The Romans are historically known as great builders. They constructed a massive network of roads, as well as huge public works, including aqueducts and temples. Their primary tools were designed to measure vertical and horizontal angles, distances and level. Many techniques and tools used by Roman engineers and surveyors were originally invented by prior civilisations, such as the Greeks and Egyptians, but evolved in terms of both craftsmanship and accuracy under Roman direction. Much of what is known about these tools today comes from the hard work of scholars pouring over ancient manuscripts.
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A simple but brilliant tool, these large rulers were employed in measuring land. Each 10-foot decempeda was made of a hardwood such as oak, which resisted warping, and capped on either end with bronze, allowing two decempedas to be fixed together to create a single larger ruler. A Roman surveyor would then "leapfrog" his decempedas, detaching the first and reattaching it to the butt of the second as many times as necessary to reach the desired measurement.
This surveyor's tool was used primarily to lay out straight lines and right angles over large distances, such as for roads. The groma consisted of a vertical upright, a perpendicular swivelling piece with a plumb-bob called a rostro, and a crosspiece of wood with hanging plumb-bobs called a groma. The upright would be placed in the ground and the surveyor would sight along the groma while making adjustments with the rostro, aligning the plumb bobs hanging from the arm with the one in the centre and describing a straight line. The process could then be repeated in other directions, providing the surveyor with a perfect ninety-degree angle. This process was used to divide land into plots, and to create the standard layout of Roman settlements, which centred on an intersection of two perpendicular roads.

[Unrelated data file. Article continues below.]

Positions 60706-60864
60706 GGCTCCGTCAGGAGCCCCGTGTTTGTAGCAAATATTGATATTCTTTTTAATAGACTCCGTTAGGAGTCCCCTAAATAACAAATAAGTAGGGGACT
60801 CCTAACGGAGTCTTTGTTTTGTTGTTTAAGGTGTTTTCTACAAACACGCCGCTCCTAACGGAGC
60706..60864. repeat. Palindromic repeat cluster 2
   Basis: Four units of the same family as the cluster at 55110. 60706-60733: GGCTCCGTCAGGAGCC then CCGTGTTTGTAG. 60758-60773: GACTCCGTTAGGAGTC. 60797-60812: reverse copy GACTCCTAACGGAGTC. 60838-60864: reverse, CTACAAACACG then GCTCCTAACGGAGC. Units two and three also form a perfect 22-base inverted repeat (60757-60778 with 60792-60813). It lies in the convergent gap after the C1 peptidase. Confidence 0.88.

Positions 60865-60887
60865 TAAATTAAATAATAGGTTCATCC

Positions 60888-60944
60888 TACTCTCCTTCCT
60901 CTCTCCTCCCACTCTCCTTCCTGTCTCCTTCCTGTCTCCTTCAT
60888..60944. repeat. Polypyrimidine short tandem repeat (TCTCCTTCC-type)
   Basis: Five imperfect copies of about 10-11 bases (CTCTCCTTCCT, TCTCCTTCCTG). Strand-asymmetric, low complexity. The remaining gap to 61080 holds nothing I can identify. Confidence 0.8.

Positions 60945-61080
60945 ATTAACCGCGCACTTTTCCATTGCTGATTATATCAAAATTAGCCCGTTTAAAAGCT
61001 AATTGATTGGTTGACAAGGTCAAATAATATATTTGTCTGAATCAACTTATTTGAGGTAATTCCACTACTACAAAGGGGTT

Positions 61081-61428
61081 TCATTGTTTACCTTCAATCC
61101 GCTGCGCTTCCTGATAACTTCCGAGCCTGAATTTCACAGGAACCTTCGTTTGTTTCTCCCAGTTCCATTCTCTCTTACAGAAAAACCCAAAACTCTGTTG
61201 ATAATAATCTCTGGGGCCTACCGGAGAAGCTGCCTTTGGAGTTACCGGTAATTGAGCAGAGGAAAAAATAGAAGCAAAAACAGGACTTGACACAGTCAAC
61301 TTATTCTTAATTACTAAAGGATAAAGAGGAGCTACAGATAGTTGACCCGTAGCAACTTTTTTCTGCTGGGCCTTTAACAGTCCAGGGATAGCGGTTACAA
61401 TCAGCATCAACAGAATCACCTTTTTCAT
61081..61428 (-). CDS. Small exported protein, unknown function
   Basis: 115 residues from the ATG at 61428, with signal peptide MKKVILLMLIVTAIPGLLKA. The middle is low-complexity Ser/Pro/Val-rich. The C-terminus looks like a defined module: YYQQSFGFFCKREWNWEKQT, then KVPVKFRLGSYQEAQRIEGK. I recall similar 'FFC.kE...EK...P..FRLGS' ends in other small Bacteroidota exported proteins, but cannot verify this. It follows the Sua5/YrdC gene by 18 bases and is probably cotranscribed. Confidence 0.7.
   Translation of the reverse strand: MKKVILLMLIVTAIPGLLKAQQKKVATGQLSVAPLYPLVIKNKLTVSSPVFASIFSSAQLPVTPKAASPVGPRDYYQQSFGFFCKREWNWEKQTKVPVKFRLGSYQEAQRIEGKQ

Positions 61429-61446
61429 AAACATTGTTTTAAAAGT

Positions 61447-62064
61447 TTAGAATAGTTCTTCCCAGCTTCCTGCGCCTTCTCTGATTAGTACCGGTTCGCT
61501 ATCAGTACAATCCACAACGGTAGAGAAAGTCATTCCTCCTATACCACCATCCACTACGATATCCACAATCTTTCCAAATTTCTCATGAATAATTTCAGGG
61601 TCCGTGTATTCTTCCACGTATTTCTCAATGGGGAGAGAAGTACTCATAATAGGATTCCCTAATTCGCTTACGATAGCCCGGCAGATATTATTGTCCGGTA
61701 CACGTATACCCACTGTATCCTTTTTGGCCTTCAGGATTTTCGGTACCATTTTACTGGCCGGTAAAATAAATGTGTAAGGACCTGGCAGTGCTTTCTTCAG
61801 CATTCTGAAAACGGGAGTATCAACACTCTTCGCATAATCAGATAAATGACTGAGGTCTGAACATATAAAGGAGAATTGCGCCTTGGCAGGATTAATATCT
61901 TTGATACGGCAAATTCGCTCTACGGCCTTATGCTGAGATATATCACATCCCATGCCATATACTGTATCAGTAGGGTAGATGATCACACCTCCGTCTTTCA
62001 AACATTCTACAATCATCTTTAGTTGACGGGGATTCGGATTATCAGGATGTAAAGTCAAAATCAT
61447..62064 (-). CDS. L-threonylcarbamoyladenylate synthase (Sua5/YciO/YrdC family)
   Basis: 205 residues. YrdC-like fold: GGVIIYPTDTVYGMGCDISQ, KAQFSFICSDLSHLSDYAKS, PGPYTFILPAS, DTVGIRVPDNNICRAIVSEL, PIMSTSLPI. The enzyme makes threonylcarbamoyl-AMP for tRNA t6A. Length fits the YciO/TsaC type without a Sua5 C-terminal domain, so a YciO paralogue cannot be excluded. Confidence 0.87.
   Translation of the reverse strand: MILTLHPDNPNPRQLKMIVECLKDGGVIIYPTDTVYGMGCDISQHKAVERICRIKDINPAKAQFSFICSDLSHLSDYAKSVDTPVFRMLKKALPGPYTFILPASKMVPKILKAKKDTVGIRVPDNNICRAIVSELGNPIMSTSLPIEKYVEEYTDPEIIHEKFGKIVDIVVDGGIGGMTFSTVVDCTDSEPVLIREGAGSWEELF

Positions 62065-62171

The Roman dioptra was a workhorse for the surveyor or engineer. It was used as a level, a distance-measuring device and an angle-measuring device. Inherited from the Greeks, the dioptra was a complex instrument most likely employed only when very accurate measurements had to be taken over long distances, such as for the construction of aqueducts. It was also used for making celestial observations, and may have been an ancestor of the astrolabe and sextant. Consisting of a circular table covered with calibrated angles and attached to a tripod, once level, this device could be used to accurately measure the angles of terrain, even in the hardest-to-reach places.
The chorobates, commonly called the spirit level, was an easy-to-build but cumbersome levelling device. It was made from wood and consisted of a long bench with plumb-bobs hanging on each corner and a trough cut out of the top for water. The chorobates was levelled using the plumb-bobs in a manner similar to the groma. But because it was often built quickly and imperfectly, Vitruvius, its creator, added a failsafe: water was poured into a trough to help align the bench perfectly. Once the device was level, a sighting rod could be used to transfer that reading to the construction project that needed measuring. Unlike the dioptra, it was inaccurate at very long distances.
Other Roman Instruments
The Romans used other tools to help in the building of roads and aqueducts. One was a hodometer, which was a cart that was used to mark distance. The wheel was attached to a set of gears, and as the surveyor pushed the cart, the gears would tick off distance by pushing a small tooth on a measuring gear. After 399 small teeth, the gears would hit a large tooth, which would knock a pebble into a bowl in the cart and would mark that a Roman mile had been travelled. This repeated allowed surveyors to measure distances along roads to lay road markers. Another tool was a libra, which engineers think consisted of a set of scales and a sighting tube. By hanging the scales, level could be found, and the sighting tube would allow the surveyors to measure minute gradients needed to build aqueducts. This tool is not yet well understood by historians.
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